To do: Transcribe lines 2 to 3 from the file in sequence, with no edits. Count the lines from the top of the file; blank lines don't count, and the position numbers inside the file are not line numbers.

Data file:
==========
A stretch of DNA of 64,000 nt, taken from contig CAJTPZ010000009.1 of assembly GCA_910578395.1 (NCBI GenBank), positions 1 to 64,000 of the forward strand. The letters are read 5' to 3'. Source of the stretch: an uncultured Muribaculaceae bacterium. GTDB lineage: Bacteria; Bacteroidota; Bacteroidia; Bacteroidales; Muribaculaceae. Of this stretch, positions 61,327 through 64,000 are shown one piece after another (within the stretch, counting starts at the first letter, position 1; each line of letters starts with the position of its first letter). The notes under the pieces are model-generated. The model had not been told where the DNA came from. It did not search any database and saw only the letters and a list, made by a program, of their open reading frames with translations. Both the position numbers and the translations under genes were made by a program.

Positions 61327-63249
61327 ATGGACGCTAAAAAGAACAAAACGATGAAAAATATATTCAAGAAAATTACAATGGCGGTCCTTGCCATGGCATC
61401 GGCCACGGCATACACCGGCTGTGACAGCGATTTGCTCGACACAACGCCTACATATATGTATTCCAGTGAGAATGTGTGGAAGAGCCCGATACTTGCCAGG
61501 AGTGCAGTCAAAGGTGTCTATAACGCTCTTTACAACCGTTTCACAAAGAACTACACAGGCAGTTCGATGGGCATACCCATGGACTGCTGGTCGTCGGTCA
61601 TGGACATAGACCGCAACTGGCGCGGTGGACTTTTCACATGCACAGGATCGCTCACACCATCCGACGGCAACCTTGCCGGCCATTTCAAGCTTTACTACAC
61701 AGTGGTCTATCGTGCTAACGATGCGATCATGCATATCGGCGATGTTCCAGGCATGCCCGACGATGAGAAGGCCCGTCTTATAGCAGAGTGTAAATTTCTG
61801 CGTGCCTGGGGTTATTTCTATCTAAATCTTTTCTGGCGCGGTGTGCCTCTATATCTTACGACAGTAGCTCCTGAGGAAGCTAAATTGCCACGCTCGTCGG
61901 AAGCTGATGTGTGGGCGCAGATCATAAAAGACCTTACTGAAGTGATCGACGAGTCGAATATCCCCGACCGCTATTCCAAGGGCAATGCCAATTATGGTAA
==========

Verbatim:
Positions 61327-63249
61327 ATGGACGCTAAAAAGAACAAAACGATGAAAAATATATTCAAGAAAATTACAATGGCGGTCCTTGCCATGGCATC